NRA proposing changes to E-Verify to better suit small restaurant owners

 
April 30, 2013 | by Cherryh Butler

Although some small restaurant owners are still somewhat leery when it comes to participating in E-Verify — an Internet-based system that compares information from the Form I-9 to government records to confirm that an employee is authorized to work in the United States — restaurant owners, in general, seem ready to embrace the solution, according to a new survey released today by National Restaurant Association and ImmigrationWorks USA.

"Most people want to be on the right side of the law," Tamar Jacoby, president of ImmigrationWorks USA, said today during a press call, when the survey results were revealed. "Sure, there are some employers that I call bad apples, who want to exploit (illegal workers), but the overwhelming majority are in a different position. Whether you own a small business or if you have a larger, corporate brand name at stake, the last thing they want is to put it in jeopardy."

The survey's respondents included nearly 800 restaurant owners and operators, non-restaurant foodservice operators and supply chain professionals, who shared their views on the system. Key findings include:

E-Verify usage. Overall, 23 percent of responding restaurant operators use E-Verify to check the immigration status of new hires.

Most would recommend it. Eighty percent of restaurant operators who use E-Verify would recommend it to a colleague.

Reasons for enrolling. Two-thirds of the responding restaurant operators who use E-Verify enrolled voluntarily. Twenty-seven percent enrolled because it is mandated in states where they do business. And 2 percent use E-Verify because they do business with the federal government.

Reasons for not enrolling. Sixty-two percent of the restaurant operators who are not using E-Verify said they didn't enroll because they are small companies with no HR professionals.

Accuracy. Seventy-nine percent of restaurant operators said the E-Verify system had been 100 percent accurate.

Changes to hiring procedures. Most of the restaurant operators who use E-Verify said the program didn't cause major changes to their hiring or other procedures. Seventy-three percent said they made only minor changes to their hiring procedures.

Pool of applicants. Fifty-five percent of the restaurant operators who use E-Verify said the pool of applicants seeking employment in their businesses hasn't changed since they started using the system. Thirty-four percent said the pool of applicants has changed somewhat. And 11 percent said it has changed significantly.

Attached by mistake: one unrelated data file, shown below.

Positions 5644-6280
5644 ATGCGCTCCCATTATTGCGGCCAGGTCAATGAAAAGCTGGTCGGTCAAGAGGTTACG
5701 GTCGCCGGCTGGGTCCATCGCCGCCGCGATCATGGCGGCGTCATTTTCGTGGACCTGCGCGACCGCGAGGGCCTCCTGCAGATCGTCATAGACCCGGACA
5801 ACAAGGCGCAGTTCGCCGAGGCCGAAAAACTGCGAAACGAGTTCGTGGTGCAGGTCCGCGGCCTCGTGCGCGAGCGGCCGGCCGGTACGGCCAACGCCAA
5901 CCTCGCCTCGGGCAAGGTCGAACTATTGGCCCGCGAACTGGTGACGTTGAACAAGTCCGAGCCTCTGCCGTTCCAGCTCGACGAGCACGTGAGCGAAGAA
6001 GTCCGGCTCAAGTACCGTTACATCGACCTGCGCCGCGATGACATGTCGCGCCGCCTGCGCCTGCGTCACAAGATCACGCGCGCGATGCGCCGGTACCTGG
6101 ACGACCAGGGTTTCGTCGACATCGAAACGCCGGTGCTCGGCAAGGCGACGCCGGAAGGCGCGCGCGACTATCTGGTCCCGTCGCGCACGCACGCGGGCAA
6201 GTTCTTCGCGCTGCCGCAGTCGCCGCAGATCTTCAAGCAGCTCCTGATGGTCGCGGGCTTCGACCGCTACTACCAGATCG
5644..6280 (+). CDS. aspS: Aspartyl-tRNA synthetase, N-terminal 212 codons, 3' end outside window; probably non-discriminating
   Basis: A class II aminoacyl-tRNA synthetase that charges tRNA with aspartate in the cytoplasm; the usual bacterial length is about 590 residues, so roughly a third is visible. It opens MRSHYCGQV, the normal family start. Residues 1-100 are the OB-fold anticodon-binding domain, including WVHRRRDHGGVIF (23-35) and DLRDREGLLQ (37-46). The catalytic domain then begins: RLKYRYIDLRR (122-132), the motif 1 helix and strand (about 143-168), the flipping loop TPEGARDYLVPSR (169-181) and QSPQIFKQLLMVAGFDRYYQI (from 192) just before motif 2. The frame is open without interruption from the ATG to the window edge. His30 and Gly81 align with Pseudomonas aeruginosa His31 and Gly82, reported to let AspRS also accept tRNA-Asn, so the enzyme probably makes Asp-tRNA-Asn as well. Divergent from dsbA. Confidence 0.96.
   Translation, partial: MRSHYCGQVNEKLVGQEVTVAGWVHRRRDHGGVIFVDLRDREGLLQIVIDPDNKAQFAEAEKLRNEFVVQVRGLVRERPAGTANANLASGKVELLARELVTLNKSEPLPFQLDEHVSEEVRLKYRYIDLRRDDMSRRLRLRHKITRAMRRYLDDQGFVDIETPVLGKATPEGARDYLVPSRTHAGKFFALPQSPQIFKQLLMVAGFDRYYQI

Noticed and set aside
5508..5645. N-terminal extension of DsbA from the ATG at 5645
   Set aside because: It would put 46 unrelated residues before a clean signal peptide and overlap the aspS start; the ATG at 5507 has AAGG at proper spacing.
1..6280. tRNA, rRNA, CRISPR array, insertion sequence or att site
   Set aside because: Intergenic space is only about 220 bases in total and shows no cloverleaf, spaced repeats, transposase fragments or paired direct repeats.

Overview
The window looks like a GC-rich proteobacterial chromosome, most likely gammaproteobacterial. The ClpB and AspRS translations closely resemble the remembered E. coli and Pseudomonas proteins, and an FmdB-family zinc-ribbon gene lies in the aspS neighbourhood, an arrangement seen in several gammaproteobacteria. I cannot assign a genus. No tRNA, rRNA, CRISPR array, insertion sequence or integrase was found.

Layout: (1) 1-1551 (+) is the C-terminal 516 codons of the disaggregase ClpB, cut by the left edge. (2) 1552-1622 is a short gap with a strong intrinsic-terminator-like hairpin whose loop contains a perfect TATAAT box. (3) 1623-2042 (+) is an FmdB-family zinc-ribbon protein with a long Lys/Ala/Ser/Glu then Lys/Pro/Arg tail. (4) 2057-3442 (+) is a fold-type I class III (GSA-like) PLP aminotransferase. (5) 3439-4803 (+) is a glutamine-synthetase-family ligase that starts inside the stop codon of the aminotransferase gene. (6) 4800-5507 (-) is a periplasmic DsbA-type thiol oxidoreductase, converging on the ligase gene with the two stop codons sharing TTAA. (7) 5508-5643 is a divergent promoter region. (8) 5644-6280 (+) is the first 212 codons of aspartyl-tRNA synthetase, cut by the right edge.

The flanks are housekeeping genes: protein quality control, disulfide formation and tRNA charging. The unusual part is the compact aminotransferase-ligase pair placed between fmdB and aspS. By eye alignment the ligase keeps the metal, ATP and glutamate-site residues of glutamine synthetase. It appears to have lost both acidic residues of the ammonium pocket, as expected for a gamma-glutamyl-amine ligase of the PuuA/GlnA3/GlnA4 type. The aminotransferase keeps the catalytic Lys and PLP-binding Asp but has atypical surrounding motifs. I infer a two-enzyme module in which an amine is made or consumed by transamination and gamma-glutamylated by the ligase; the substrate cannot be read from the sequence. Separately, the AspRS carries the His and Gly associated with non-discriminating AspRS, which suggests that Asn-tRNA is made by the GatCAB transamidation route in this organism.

Protecting smaller businesses

The survey, said Angelo Amador, vice president for labor and workforce policy of the National Restaurant Association, allowed respondents to provide comments, where many small business owners shared their concerns about E-Verify. The NRA has addressed most of those concerns, Amador said, in its proposed changes to the legislation.

Currently, the law requires employers to submit an I-9 form for each employee even if they are using E-Verify. NRA wants to strike the I-9 form, saying it's an unnecessary step since E-Verify goes further than the form in verifying immigration status. (For example, I-9 does not require a photo ID or a social security number; E-Verify requires both.)

Also, as of now, E-Verify must be done via computer and Internet, which can be a deterrent to smaller businesses, Amador said. He is pushing for a paper/telephone option, where employers may simply call a number to screen a possible employee's info.

The NRA is also pushing for one national E-Verify system that would pre-empt any state law regarding the system. As of now, about 20 states require the use of E-Verify.

Lastly, the system now in place requires employers to continue to hire a worker while he sorts out his work status, no matter how long it takes the government to attain it. This is burdensome on the employer, Amador said, so the new legistation has specific deadlines to better proect the employer.

"We support E-Verify, but it must be done right," Amador said.

Read more about operations management.

Cover photo: Federation for American Immigration Reform (Flickr)


Topics: Operations Management , Staffing & Training , Systems / Technology


Cherryh Butler / Cherryh Butler has been a reporter for nearly 10 years, writing on a variety of topics ranging from the restaurant industry to business and health and fitness news. Before joining FastCasual.com as editor, she oversaw KioskMarketplace.com and PizzaMarketplace.com and contributed to RetailCustomerExperience.com. She's also written for several daily newspapers, magazines and websites, including The Kansas City Star and American Fitness magazine.
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